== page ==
Both foreign waste and the country’s own schemes to encourage recycling featured on the Chinese Ministry of Environmental Protection’s website today (2 January).
China’s State Council has also detailed rules for the enforcement of an environment protection tax law within China, which took effect on Jan 1, 2018.
The regulation specifies taxation targets, the tax-setting basis, conditions for tax reduction and exemptions as well as tax collection management. The rules also make clear the taxation scope of solid waste.
Under the new law, which targets enterprises and public institutions that discharge listed pollutants directly into the environment, companies will pay taxes for producing noise, air and water pollutants as well as solid waste.
Tackling pollution has been listed as one of “the three tough battles” for China in the next three years, according to the Central Economic Work Conference earlier this month.
In July, noted the Xinhua agency, China issued a plan for banning “foreign garbage”. According to the plan, China will ban imports of 24 types of solid waste, including plastic waste, unsorted paper waste, and crude textile waste by the end of 2017.
Xinhua said: “Importing garbage that can be replaced by domestic resources will be phased out by the end of 2019. The types and amount of garbage imports will be cut down steadily.”
According to Guo Jing, chief of the International Department at China’s Ministry of Environmental Protection, “imported garbage” played a part in making up for a domestic shortage of resources in the past, but as the economy and society have developed, the drawbacks of this practice have emerged, including environmental pollution and health threats.
And, Xinhua said despite the strict control, some companies still take risks to make profits by importing foreign garbage illegally.
The General Administration of Customs, Ministry of Environmental Protection, Ministry of Public Security, and General Administration of Quality Supervision, Inspection and Quarantine, have acted together to strengthen regulation and crack down on illicit garbage imports.
From February to December, it is reported that customs across China filed 298 criminal cases against garbage smuggling, investigated and verified 866,800 tons of garbage involved, and detained 421 suspects.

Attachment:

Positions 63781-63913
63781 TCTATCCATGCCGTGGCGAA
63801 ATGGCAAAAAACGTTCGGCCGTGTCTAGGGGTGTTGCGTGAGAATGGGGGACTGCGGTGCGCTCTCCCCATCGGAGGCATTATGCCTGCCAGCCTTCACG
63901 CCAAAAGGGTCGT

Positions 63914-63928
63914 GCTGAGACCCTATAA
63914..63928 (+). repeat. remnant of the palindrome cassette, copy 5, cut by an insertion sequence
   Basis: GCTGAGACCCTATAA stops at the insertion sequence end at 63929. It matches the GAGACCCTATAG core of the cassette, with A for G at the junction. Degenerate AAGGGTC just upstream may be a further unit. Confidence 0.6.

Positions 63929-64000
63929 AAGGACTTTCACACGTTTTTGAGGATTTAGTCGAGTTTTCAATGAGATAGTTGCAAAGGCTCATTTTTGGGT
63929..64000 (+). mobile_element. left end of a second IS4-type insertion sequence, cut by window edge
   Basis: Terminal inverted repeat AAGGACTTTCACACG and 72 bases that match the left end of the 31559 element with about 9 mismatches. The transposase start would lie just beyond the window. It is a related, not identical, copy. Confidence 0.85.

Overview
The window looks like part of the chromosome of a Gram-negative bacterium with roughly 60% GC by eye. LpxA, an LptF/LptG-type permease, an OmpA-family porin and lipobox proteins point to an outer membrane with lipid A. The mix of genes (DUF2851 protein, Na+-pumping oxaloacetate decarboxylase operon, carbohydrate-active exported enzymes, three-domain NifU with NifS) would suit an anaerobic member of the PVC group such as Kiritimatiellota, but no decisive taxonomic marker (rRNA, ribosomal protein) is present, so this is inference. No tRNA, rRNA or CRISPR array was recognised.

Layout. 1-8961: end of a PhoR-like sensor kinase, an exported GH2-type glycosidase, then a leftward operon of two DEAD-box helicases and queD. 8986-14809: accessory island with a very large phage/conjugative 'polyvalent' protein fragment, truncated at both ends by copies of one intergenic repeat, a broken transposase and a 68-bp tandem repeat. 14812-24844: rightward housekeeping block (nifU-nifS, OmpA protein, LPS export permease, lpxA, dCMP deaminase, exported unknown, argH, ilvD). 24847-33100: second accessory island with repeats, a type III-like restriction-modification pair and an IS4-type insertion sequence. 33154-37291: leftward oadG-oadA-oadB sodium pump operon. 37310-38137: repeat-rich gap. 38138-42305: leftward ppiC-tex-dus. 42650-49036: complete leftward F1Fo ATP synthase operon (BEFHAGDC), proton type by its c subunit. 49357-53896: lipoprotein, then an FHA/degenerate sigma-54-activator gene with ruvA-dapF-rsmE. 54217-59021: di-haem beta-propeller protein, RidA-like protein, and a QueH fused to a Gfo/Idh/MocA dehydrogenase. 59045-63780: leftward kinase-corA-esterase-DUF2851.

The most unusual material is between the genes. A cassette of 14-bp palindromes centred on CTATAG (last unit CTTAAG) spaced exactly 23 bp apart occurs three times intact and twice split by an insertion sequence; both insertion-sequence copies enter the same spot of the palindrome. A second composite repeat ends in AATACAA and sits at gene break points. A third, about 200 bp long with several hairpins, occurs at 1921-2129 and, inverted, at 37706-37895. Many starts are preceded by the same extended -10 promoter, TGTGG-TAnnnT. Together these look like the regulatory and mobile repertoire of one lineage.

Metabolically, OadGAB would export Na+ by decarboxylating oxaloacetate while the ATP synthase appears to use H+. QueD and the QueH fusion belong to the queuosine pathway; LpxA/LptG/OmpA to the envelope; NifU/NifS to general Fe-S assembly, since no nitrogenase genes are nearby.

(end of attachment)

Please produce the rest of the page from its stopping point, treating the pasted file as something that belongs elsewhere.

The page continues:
Meanwhile, alongside proposals to restrict imports, China has been incentivising its residential communities to sort their recycling and waste separately.
In March, China issued a plan requiring 46 cities to carry out mandatory garbage sorting by the end of 2020. Under the plan, all public institutions and companies are required to separate hazardous waste, kitchen waste and recyclable materials.
According to Xinhua, by the end of November, 12 cities had adopted laws and regulations on garbage sorting, while 24 had introduced work programs related to the issue.
Beijing’s Tongzhou district has implemented mandatory garbage sorting in public institutions and more than 2,500 restaurants. The restaurants are supposed to separate kitchen waste into a bin.
“A napkin, a chopstick, even a toothpick cannot be mixed into the kitchen waste,” a restaurant employee said. “If the recyclers find other garbage included, we may be fined or punished.”
Xinhua said although the mandatory sorting has mainly been adopted by public institutions, residential communities are also encouraged to follow suit. Some incentives have been used to increase participation by residents.
By the end of October, more than 4 million households in Shanghai had registered to receive reward credits if they throw away garbage in line with recycling requirements. The credits can be used to buy daily necessities.
And, in Taiyuan in Shanxi province, intelligent waste recycling bins have been introduced. After packaging recyclable garbage such as plastic bottles and waste paperboard, residents can paste bar codes on it and throw it into the bin to earn points for corresponding items.